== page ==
The Irish cabinet has approved the Marine Development Bill, which would change the application assessment for offshore renewable projects.
Fossil fuels currently provide much of Ireland’s energy, including half of its electricity.
EirGrid said it planned to ensure renewable energy accounted for 70 per cent of all electricity use by 2030.
The agency that runs the national grid said natural gas would provide the backup for renewable sources.
It promised that the Irish Sea would produce offshore wind at competitive prices.
The legislation would give An Bord Pleanála – an independent body that decides on planning appeals – primary responsibility for granting permission for offshore wind farms.
Public consultation exercises are being planned for the new year.
The proposed legislation would involve a “single consent principle”, according to a government source, to remove duplication in the current planning process.
Varadkar said the Republic of Ireland had “fallen behind where we should be on offshore wind because our planning system, for offshore and foreshore, just doesn’t work”.
The country has been slow to adopt offshore wind and tidal power, despite its lengthy, windswept coastline which is constantly buffeted by the Atlantic Ocean.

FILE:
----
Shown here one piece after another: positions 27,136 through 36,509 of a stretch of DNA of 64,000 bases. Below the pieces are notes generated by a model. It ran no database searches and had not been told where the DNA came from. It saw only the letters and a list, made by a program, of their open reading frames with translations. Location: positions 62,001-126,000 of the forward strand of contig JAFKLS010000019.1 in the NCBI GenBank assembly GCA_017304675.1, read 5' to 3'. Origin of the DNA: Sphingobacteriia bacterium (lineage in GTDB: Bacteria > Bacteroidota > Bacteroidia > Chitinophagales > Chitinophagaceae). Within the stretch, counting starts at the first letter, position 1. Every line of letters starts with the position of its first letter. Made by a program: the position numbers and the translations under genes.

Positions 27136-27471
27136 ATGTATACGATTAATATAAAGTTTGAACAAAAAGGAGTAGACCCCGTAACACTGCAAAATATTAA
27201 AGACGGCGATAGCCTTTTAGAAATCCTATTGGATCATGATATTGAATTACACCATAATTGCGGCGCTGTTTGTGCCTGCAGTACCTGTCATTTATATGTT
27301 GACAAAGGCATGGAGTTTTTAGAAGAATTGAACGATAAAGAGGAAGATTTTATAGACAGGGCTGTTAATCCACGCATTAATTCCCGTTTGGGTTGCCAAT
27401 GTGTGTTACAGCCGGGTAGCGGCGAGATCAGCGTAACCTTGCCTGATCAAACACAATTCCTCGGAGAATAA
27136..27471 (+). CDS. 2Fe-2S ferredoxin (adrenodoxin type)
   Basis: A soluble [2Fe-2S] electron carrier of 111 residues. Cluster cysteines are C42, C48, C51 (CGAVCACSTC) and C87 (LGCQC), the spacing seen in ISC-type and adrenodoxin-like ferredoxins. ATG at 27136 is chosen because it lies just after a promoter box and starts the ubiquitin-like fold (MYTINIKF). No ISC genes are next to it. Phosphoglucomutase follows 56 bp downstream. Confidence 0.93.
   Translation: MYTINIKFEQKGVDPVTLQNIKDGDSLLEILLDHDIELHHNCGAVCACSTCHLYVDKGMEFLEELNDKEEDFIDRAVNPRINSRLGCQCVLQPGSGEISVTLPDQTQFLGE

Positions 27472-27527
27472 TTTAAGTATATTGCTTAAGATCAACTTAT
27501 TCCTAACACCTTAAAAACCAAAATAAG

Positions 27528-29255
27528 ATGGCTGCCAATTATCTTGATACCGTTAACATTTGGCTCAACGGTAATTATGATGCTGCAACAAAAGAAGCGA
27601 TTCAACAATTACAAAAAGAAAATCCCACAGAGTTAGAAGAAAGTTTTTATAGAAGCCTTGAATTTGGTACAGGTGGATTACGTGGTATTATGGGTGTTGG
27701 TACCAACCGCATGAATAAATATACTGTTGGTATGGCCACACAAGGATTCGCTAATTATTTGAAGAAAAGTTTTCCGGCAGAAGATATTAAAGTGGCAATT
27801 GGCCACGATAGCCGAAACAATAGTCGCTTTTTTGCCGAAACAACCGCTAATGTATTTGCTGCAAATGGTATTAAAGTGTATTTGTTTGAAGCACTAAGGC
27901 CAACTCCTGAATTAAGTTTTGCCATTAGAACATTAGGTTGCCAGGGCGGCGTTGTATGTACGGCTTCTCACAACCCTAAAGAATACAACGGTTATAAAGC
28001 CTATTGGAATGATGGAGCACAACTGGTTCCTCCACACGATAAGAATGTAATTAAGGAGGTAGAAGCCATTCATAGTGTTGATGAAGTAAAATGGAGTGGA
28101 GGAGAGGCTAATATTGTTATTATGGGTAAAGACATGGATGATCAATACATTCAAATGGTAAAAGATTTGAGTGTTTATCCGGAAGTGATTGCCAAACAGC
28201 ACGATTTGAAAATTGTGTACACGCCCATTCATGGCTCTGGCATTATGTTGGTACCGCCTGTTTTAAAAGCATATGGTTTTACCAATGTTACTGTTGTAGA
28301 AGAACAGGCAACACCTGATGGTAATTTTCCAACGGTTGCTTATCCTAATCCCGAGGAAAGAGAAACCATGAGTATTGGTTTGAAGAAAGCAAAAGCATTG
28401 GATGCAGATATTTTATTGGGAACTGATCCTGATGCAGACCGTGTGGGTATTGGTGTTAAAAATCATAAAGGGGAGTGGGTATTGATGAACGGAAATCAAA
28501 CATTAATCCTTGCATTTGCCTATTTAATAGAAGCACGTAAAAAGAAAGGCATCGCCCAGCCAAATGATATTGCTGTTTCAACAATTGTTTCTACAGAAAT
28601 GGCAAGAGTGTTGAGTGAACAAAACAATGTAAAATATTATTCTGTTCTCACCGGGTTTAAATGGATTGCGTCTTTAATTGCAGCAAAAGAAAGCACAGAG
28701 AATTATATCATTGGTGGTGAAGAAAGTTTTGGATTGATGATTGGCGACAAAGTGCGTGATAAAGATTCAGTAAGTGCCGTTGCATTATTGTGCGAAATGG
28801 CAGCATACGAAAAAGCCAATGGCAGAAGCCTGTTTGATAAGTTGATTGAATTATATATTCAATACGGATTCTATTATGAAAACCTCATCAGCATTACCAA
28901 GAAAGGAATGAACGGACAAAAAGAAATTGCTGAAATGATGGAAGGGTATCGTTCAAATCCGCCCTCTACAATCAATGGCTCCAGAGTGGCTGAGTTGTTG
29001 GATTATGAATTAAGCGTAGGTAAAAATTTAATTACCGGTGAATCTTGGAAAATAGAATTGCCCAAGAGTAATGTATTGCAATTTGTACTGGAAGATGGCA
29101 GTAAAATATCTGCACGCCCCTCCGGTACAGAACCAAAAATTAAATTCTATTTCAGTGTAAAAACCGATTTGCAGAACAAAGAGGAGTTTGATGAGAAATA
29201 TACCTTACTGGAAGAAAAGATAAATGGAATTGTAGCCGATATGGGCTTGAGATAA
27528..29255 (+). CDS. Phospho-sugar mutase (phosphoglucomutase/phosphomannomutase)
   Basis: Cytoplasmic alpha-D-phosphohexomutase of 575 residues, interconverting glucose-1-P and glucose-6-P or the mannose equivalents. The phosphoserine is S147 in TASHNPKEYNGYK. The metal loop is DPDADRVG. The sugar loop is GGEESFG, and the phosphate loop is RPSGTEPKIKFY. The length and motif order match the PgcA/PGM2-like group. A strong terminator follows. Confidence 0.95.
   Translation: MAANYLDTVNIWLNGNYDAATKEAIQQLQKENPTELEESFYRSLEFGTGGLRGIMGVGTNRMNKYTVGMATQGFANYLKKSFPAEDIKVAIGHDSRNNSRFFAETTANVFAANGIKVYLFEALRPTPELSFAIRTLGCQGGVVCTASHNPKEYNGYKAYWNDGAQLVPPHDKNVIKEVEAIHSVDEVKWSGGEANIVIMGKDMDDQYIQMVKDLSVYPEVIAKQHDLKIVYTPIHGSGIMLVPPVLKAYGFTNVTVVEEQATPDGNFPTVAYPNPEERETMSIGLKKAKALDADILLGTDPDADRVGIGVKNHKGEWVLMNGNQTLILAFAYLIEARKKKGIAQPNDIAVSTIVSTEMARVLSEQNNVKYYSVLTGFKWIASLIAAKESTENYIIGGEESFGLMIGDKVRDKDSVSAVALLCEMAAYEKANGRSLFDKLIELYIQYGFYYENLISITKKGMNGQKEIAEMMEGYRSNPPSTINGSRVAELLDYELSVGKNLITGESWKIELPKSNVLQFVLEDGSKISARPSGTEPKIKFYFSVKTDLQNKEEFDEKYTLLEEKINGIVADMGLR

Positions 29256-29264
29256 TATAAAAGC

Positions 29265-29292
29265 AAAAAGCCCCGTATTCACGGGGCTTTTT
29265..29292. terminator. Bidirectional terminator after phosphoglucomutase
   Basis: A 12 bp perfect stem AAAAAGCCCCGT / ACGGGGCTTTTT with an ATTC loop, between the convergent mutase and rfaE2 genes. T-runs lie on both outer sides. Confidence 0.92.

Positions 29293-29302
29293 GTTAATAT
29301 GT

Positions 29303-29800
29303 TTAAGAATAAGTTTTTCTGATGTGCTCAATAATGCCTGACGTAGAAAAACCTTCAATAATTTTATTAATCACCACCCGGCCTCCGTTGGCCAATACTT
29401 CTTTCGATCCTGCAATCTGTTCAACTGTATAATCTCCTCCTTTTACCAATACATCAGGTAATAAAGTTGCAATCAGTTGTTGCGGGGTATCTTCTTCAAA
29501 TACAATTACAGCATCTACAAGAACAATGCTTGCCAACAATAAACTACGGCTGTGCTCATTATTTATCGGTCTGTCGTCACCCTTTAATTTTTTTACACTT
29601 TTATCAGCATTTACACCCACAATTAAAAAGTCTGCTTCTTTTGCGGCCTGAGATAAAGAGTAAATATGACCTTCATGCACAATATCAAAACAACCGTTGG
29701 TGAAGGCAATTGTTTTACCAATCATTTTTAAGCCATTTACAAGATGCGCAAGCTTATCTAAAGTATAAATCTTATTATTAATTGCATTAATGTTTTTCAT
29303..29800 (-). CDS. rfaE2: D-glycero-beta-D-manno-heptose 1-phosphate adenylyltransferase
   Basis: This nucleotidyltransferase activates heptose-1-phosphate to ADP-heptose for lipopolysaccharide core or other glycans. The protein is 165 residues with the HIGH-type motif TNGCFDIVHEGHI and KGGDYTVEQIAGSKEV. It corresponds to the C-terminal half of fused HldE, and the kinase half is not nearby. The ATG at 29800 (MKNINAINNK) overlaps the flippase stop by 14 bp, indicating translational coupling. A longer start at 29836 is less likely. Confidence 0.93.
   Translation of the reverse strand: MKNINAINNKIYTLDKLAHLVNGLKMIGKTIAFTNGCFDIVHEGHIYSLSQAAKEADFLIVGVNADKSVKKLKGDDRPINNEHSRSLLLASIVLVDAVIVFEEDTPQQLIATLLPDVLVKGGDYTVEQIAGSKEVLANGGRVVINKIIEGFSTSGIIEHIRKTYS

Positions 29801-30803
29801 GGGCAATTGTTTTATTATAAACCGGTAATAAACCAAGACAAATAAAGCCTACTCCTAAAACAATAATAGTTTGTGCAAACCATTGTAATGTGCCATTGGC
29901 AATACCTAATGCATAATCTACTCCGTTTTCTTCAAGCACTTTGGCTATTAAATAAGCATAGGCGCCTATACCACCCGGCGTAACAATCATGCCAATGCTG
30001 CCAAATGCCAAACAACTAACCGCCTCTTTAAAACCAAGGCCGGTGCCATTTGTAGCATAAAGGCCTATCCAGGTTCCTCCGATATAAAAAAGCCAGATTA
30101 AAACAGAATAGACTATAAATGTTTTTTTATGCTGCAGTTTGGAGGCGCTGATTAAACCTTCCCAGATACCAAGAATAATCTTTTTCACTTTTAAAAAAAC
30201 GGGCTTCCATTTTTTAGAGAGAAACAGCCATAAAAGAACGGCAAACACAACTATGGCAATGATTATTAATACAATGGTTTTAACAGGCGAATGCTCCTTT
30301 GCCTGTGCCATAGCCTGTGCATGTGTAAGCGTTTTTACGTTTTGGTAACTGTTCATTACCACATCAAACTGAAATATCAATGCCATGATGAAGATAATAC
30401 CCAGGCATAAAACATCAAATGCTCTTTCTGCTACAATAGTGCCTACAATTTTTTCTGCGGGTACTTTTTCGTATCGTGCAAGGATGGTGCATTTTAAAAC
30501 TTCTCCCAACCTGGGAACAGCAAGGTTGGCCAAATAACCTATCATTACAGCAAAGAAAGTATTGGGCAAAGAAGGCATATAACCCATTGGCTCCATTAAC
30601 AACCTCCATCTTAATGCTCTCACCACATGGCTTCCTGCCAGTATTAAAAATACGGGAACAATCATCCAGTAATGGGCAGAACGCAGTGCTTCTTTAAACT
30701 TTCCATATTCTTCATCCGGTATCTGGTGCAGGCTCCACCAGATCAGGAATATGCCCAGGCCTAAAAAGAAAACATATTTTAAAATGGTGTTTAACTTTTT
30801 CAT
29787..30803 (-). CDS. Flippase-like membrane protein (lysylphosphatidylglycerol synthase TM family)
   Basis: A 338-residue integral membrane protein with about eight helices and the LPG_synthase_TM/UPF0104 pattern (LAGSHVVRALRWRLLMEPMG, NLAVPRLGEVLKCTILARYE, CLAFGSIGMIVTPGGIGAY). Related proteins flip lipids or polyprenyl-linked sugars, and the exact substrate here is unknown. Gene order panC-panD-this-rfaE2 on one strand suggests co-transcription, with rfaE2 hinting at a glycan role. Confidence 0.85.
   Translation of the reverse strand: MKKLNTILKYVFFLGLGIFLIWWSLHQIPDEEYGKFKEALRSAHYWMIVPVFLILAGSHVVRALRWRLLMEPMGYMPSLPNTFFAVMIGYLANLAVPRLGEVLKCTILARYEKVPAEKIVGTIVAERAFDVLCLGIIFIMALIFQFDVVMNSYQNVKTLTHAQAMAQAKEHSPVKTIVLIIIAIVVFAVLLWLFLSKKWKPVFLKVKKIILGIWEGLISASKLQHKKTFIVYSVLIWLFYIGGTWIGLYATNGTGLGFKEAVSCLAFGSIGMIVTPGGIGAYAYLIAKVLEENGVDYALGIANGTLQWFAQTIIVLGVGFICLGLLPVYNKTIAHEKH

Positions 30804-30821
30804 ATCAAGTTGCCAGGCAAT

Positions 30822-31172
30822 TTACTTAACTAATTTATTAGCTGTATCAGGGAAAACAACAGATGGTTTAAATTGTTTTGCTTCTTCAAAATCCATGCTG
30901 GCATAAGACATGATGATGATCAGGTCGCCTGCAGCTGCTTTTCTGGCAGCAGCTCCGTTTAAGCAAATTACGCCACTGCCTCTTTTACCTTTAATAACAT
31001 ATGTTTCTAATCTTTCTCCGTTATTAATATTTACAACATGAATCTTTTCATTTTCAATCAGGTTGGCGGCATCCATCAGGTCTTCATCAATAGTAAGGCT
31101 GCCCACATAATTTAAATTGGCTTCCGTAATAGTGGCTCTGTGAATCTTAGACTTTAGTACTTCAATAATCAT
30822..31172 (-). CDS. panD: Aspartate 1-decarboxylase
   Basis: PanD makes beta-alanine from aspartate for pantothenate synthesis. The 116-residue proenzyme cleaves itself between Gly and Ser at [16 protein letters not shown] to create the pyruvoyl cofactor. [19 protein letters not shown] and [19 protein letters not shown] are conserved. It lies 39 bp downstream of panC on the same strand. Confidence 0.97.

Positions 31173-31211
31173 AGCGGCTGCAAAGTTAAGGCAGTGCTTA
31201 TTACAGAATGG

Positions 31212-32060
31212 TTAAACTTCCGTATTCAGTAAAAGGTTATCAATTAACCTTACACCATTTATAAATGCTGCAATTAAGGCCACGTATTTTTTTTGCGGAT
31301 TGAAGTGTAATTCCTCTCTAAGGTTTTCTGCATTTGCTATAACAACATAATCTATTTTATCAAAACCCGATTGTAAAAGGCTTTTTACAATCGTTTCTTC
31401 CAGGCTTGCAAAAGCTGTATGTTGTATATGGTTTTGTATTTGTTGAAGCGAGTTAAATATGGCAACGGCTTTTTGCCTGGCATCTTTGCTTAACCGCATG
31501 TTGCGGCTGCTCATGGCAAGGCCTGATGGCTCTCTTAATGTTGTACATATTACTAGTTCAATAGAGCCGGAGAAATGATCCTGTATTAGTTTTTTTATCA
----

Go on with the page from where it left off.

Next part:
Varadkar said the government was intent on delivering its Climate Action Plan to reduce emissions, improve air quality and create jobs in the renewable sector.
The Climate Change Advisory Council’s 2019 review said the average Irish home emitted 58 per cent more energy-related carbon than the average EU household. It blamed the high use of fossil fuels, particularly coal, peat and oil for heating and minimal renewable generation and district heating compared to other EU countries. With 20 per cent of homes heated by solid fuel, Ireland has the second-highest use of solid fuel for domestic heating in the bloc, after Poland, where 44 per cent of homes are heated by solid fuels.
Varadkar says planning reform could help unlock Irish renewable potential.
“So it’s a new planning system, a little bit like the land planning system working with An Bord Pleanála and that will allow us to have what I believe will be a revolution in terms of offshore wind energy,” the prime minister said. “And we need to do that. We’re going to get from 30 per cent renewables now to 70 per cent by 2030.
“That’s much harder than people might think because there’s rising energy demand, and rising demand for electricity and the more data centres we have, the more electric vehicles we have, the more people we have who heat their homes with electricity rather than oil or gas or solid fuels, the more electricity we’ll need. So we’re going to need a huge level of investment in wind energy and solar too, and we’re going to need to make sure that happens.”
Taoiseach Leo Varadkar. Picture credit: Wikimedia